A Tale of the old snow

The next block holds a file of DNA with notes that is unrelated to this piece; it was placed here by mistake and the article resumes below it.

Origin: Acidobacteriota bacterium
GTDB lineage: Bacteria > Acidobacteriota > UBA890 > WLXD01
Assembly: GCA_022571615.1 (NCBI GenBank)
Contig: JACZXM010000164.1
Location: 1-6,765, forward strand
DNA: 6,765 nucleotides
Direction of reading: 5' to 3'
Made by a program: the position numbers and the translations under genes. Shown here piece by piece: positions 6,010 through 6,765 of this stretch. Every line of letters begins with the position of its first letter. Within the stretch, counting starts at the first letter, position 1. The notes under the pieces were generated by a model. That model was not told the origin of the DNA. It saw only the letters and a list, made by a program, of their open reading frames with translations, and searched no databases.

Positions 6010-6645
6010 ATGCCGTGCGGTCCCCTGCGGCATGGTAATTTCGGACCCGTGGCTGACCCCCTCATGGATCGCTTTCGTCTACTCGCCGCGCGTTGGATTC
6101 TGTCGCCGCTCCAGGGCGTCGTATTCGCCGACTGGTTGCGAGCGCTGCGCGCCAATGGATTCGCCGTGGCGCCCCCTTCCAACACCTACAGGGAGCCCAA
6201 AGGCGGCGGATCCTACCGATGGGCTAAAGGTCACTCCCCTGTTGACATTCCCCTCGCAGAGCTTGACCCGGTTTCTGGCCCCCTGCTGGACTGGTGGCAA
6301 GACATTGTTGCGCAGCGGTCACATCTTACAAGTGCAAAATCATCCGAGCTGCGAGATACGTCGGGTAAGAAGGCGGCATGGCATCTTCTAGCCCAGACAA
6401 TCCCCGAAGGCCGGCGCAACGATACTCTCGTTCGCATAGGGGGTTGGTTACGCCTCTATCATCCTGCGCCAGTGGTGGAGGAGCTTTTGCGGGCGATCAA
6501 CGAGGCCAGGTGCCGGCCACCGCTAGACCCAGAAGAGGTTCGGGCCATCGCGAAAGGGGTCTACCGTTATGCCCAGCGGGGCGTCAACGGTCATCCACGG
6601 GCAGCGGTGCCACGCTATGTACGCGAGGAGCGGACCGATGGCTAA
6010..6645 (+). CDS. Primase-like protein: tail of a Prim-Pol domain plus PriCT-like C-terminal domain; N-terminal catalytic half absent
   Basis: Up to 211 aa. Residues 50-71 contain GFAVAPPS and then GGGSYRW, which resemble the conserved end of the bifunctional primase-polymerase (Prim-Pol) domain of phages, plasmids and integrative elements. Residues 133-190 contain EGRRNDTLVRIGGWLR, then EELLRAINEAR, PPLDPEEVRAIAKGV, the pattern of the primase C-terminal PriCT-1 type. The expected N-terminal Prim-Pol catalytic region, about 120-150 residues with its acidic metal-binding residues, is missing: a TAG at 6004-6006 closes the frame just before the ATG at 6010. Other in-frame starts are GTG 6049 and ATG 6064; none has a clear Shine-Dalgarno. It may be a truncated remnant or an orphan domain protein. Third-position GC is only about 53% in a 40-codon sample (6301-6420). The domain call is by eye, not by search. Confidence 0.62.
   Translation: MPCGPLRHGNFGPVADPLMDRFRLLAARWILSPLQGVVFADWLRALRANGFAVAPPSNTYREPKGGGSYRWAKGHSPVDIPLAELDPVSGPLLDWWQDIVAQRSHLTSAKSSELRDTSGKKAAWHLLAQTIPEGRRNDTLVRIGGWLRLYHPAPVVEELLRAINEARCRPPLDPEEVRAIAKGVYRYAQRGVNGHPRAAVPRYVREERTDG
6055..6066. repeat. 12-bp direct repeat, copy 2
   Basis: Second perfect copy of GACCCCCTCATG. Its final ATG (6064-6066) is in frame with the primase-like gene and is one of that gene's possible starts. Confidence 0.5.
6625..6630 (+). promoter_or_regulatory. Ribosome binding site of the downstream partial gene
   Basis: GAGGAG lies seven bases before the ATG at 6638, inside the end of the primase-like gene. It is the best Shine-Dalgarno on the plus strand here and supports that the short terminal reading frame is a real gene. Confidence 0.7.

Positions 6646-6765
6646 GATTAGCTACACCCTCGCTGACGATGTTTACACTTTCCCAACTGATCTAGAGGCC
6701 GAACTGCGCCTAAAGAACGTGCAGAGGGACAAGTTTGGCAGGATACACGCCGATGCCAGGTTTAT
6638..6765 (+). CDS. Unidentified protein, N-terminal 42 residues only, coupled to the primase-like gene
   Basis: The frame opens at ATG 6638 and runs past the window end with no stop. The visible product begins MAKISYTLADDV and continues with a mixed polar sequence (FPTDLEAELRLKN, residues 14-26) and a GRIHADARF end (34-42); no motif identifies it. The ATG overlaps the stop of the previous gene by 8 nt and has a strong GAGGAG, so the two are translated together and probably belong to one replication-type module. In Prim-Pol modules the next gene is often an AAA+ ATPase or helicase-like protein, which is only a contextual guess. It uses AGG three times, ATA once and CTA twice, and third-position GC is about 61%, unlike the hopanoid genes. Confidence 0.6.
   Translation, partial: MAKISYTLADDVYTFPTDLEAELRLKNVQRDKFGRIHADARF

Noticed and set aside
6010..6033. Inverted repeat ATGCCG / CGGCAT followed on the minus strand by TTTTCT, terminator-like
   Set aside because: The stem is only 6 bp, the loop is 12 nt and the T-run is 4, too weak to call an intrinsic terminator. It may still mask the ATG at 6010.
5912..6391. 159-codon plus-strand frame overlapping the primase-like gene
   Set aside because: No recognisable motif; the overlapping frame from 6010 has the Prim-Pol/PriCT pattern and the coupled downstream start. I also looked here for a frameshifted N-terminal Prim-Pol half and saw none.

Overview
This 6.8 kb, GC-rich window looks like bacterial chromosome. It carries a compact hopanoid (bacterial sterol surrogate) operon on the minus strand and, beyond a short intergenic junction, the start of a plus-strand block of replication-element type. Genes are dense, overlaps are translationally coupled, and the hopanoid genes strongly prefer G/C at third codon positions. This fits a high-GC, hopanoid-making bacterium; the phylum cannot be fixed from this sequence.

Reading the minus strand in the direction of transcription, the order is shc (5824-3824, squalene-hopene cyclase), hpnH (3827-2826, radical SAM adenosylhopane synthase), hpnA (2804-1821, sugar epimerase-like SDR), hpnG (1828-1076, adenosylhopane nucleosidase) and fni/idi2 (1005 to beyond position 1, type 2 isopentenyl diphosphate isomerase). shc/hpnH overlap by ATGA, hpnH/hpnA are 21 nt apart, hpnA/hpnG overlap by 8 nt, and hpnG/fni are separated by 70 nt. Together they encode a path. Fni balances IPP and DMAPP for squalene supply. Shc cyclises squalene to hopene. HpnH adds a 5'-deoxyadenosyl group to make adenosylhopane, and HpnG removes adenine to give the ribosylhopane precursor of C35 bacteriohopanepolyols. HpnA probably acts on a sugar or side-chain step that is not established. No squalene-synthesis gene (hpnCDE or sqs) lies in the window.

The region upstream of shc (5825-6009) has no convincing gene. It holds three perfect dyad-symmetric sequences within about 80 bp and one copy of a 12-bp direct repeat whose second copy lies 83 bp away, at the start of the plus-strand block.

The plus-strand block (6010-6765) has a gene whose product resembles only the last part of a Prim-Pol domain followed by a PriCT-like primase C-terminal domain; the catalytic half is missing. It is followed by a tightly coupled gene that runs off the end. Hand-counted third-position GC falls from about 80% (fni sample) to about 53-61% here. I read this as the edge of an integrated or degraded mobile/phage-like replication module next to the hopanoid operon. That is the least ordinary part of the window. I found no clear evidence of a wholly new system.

There was an old woman in a tiny little hut in the northeast part of the village. Her age was unknown. But she was a creaky, ragged, and hunched old lady. She had no children or grandchildren. She lost her parents during the great blizzard of 1820. She was taken care of in her early childhood by a great-great-grandmother who also died in a blizzard in 1837. Everybody remembers the time of the blizzard and who dies and who survives. But no one remembers anything else. No birthdays, no festival days. It’s always winter in that village. Snow forms 10 feet above the ground on the hills. It was hard to see any huts on flat tops. It had to be a swollen part of the hills to live in. The snowfall was mostly dangerous at midnight. The old woman used to gather straws from a farm 8 miles to the south. She used to start travelling at midnight on Thursdays and come back on Saturdays. So that she can use the straws for the next 5 days. She used to make fire with the straws on Sundays. Sunday was a special day for her. Ever since she heard of an exotic flower that contains a juice very similar to blood, she started learning about them in order to search for and find them one day. It was a man with a thick blazer who one day told her about the exotic flower. That flower had 5,000 names. Nobody knew the real name. So, they called it by different names. The old woman didn’t have a name for the flower. She wants to find the flower first. She collected 73 half-destroyed books from the blizzard of 1850. A mysterious circus brought those books into their movable library before the blizzard struck. Every member of that circus died. They were new to the dangerous snowfall. The old woman was immune, just like her fellow villagers. They had characterised snots for sure, but that was bearable. The maniac of the village had dried patches of blood all over his face, forming at least 20 layers. But nobody had the pity to give him at least the sunflower oil. Because the sunflower oil was rare. And so everyone used to justify themselves by saying that sunflower oil was a privilege, even for them. The more the icy winds blew, the more patches formed on his face. He lost his smell and even his hearing and eyesight before his death, which no one noticed. When they found him under a rock while excavating for snow diamonds in the most dangerous part of the north side of the village, they noticed his icy lungs with snot, and they couldn’t bear the shock because it was dark like blood and yet white like ice at midnight. Everyone pitied the maniac after hearing about his death. Nobody pitied the excavation men. The old woman remembered him every Sunday. Because he was the one who told her about the possible findings about the exotic flower in those books. She even promised to go with him on the journey. But she was uptight. She was determined to go, even if alone. She used to painstakingly read the 73 books one after another to get any revelations about the exotic flower. Because the books were very delicate. She has to read them quickly without actually reading them at once, as they might fall off. She once lost her eyesight because of the extreme concentration required to read those unintelligible books. Even blood flowed from her dry eye sockets and fell into the pages. She couldn’t forgive herself as those drops blurred some of the words on the pages. She punished herself with no fire around and bathing three times with the icy water of the neighbouring fountain. This went on for so long. She gathered little knowledge about the exotic flower, which wasn’t enough at all. One day, she learned that those flowers had to be surrounded by dead grasshoppers for nourishment. She had never, in her life, seen a grasshopper. But she knew that the north side of the farthest country had fruit hoppers. She knew the differences, but she had to take the risk to go. She might die at any time without fulfilling her only goal. So with a pouch of sunflower oil that she stole from the villagers, a small bucket, and a thin shawl of straws, she embarked on her journey on a Sunday night at midnight. Nobody has heard from her ever since. 

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